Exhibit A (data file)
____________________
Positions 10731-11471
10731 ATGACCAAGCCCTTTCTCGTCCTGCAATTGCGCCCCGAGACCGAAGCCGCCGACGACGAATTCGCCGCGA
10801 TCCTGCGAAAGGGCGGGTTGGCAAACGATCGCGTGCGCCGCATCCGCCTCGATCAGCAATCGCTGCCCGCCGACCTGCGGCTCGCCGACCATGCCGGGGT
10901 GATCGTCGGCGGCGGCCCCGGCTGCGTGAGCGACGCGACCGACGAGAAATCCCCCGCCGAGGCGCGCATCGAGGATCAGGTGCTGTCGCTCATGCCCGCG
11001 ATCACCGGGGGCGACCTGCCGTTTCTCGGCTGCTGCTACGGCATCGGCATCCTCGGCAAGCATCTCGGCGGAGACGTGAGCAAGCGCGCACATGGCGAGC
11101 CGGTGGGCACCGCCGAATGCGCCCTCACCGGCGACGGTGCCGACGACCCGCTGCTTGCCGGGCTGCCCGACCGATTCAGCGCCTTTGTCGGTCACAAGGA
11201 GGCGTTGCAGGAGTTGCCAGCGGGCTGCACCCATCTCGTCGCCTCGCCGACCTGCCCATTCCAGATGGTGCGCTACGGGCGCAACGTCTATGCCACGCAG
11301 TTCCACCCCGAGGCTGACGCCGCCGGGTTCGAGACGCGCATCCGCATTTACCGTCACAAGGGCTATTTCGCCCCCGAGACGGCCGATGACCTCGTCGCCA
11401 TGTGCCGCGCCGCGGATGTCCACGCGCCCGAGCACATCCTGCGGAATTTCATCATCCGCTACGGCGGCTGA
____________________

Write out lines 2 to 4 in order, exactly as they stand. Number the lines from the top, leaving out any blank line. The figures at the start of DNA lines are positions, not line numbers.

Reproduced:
10731 ATGACCAAGCCCTTTCTCGTCCTGCAATTGCGCCCCGAGACCGAAGCCGCCGACGACGAATTCGCCGCGA
10801 TCCTGCGAAAGGGCGGGTTGGCAAACGATCGCGTGCGCCGCATCCGCCTCGATCAGCAATCGCTGCCCGCCGACCTGCGGCTCGCCGACCATGCCGGGGT
10901 GATCGTCGGCGGCGGCCCCGGCTGCGTGAGCGACGCGACCGACGAGAAATCCCCCGCCGAGGCGCGCATCGAGGATCAGGTGCTGTCGCTCATGCCCGCG